In New York City's Harlem circa 1987, an overweight, abused, illiterate teen who is pregnant with her second child is invited to enroll in an alternative school in hopes that her life can head in a new direction.
In 1959, Truman Capote learns of the murder of a Kansas family and decides to write a book about the case. While researching for his novel In Cold Blood, Capote forms a relationship with one of the killers, Perry Smith, who is on death row.
Philip Seymour Hoffman,
Clifton Collins Jr.,
A look at tightrope walker Philippe Petit's daring, but illegal, high-wire routine performed between New York City's World Trade Center's twin towers in 1974, what some consider, "the artistic crime of the century."
Jean François Heckel,
The story of the life and career of the legendary rhythm and blues musician Ray Charles, from his humble beginnings in the South, where he went blind at age seven, to his meteoric rise to stardom during the 1950s and 1960s.
Using flashbacks from a statement recorded late in life and archival footage for atmosphere, this film traces Harvey Milk's career from his 40th birthday to his death. He leaves the closet and New York, opens a camera shop that becomes the salon for San Francisco's growing gay community, and organizes gays' purchasing power to build political alliances. He runs for office with lover Scott Smith as his campaign manager. Victory finally comes on the same day Dan White wins in the city's conservative district. The rest of the film sketches Milk's relationship with White and the 1978 fight against a statewide initiative to bar gays and their supporters from public school jobs. Written by
Scott Smith's last name is never mentioned until the epilogue, and Jack Lira's last name is only given in the credits. See more »
During Milk's speech in front of City Hall, after he reads the threatening postcard, his microphone switches between two different types. See more »
Hey, I like the way your pants fit... Where are you from, kid?
Sorry old man, not interested.
I'm Harvey Milk. I'm running for Supervisor. What's your name?
Well Mr. Jones, we should walk up to my camera shop and register you.
Fuck that. Elections of any kind are a fucking bourgeois affectation.
Is that right? So do you trick up on Polk Street?
If I need the cash... But I'm selective about my clients.
Tell me one thing before you get back to work then. What was it like ...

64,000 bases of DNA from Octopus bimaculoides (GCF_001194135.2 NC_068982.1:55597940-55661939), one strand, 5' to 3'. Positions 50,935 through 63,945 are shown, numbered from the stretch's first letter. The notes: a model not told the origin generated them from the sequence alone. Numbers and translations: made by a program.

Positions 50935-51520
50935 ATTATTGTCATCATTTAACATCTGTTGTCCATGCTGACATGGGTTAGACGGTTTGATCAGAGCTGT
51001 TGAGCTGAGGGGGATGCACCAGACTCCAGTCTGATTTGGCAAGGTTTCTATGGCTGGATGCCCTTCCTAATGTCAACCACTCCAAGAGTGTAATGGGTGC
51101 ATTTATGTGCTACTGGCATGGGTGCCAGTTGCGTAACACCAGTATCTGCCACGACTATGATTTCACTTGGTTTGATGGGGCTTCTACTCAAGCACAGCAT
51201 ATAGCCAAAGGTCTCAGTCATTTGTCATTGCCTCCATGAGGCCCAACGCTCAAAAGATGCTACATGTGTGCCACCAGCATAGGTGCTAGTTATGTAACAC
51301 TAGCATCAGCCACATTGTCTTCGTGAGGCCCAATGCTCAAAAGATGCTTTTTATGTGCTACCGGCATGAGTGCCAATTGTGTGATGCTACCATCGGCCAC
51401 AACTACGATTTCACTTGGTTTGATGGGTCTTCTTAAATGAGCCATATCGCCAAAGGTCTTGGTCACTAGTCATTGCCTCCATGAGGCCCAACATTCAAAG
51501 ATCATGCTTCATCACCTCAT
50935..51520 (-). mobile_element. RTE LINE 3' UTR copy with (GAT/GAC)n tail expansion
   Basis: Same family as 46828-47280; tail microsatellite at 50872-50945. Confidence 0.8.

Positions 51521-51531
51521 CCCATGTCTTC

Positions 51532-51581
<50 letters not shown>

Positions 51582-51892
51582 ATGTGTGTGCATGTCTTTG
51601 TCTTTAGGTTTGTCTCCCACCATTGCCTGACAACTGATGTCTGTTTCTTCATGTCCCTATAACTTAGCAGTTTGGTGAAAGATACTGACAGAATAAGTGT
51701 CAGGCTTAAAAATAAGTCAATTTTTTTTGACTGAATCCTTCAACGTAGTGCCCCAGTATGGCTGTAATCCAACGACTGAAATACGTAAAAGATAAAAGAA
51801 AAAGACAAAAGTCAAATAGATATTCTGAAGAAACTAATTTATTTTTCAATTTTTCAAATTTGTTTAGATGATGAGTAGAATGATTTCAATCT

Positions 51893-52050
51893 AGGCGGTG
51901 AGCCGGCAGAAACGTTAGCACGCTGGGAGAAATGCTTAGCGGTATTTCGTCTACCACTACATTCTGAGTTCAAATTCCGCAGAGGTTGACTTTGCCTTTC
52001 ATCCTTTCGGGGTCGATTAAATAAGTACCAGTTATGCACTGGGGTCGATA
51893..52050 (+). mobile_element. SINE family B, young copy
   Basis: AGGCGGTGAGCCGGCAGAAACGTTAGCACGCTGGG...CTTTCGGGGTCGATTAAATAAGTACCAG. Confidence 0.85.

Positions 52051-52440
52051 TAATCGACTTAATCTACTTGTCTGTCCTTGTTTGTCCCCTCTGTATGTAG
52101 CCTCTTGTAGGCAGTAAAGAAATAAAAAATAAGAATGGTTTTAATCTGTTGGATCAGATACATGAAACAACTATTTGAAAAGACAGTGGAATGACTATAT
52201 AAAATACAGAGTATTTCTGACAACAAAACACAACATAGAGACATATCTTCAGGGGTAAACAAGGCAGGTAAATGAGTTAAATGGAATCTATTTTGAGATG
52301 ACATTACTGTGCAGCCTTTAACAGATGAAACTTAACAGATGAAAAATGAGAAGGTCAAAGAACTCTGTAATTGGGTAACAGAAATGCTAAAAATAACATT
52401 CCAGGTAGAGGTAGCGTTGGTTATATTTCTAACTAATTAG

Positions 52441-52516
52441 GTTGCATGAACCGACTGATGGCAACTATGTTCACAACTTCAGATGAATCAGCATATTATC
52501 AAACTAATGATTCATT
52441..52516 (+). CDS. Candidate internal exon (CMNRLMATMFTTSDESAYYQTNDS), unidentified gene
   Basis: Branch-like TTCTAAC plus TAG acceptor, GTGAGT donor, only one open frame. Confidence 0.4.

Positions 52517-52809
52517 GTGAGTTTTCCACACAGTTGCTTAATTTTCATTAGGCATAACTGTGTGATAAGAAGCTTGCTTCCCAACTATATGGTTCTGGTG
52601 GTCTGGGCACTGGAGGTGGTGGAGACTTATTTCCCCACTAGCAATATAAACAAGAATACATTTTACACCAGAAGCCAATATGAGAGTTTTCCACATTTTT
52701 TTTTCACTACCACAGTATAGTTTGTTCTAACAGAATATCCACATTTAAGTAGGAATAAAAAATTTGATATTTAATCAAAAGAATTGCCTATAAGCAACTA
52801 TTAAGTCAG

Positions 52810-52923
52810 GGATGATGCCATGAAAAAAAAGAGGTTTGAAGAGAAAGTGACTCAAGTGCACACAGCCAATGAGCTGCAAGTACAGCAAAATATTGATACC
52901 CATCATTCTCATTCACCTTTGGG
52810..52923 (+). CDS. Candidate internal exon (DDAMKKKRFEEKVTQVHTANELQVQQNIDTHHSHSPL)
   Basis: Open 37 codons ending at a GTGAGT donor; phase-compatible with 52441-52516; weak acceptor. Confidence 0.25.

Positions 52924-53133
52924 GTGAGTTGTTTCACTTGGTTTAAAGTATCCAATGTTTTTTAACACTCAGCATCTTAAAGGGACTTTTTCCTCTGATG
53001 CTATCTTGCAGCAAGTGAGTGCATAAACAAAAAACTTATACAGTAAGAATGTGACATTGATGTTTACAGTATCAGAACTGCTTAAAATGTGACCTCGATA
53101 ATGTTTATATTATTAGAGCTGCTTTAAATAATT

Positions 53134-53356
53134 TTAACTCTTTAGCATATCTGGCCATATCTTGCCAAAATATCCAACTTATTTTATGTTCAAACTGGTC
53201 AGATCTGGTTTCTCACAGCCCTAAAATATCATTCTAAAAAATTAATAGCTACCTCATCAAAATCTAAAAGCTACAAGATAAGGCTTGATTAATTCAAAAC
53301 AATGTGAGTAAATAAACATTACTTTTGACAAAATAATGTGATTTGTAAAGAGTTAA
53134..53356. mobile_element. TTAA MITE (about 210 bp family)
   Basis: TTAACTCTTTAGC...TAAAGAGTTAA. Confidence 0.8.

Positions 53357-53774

[...] See more »
Great man, Great film, Great performance by Sean Penn
"Milk" is the best film of 2008, hands down. Anyone unfamiliar with the story of Harvey Milk and his murder needs to know it. Those of us who have already read a ton of books and articles about Harvey Milk, and seen the award-winning documentary "The Times of Harvey Milk" will find a side of Harvey we had not seen before in this movie so the film really is a must-see whoever you are.
The performances by the entire cast are perfection... a notch better than even the best of films. I believe this is due to the story of Harvey Milk, who inspired so many of us and changed the lives of millions of us for the better. Harvey himself surely inspired these great performances. Once you have seen Harvey's smile, and heard Harvey's words, and seen Harvey in action (as we all can do by watching "The Times of Harvey Milk" documentary) you can never see the world the same way again.
Sean Penn's performance as Harvey could not be bettered by any actor living today, so we owe him a great debt for making this movie, and giving his heart and soul to the role. I believe it is Penn's most mature yet also most lovable role ever. I wanted the movie to go on and on, because I felt like I was actually there in San Francisco in 1978-79. Gus Van Sant recreated that world perfectly, and Sean Penn showed us the potential of this very real man with this unique ability to inspire and transform us. Gus and Sean have each earned a very special chamber in Heaven for giving us this beautiful tribute.
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